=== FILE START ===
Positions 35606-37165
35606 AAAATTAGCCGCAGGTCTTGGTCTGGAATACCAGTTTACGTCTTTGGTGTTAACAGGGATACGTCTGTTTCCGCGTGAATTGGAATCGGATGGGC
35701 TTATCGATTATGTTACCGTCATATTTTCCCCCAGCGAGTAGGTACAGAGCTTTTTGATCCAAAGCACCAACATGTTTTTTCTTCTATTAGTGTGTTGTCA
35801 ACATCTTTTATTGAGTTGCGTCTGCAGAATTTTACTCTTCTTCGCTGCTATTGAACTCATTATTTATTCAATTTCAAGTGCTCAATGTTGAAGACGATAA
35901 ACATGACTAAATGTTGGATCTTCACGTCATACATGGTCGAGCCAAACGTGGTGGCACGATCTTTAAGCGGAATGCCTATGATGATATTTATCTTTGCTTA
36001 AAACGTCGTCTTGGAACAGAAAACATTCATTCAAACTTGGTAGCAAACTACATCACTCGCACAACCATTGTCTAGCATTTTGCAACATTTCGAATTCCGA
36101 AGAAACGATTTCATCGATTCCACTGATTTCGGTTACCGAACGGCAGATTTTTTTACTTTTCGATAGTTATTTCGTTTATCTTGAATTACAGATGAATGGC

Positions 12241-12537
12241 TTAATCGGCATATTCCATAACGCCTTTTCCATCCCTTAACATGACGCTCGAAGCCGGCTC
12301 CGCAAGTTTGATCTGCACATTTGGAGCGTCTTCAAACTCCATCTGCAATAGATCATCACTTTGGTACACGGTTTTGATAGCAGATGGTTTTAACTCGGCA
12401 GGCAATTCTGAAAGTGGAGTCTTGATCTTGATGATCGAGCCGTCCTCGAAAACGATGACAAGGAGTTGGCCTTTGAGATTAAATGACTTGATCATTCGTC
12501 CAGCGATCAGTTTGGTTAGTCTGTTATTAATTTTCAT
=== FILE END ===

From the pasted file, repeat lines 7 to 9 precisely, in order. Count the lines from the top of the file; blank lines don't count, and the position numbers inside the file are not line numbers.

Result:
36101 AGAAACGATTTCATCGATTCCACTGATTTCGGTTACCGAACGGCAGATTTTTTTACTTTTCGATAGTTATTTCGTTTATCTTGAATTACAGATGAATGGC

Positions 12241-12537
12241 TTAATCGGCATATTCCATAACGCCTTTTCCATCCCTTAACATGACGCTCGAAGCCGGCTC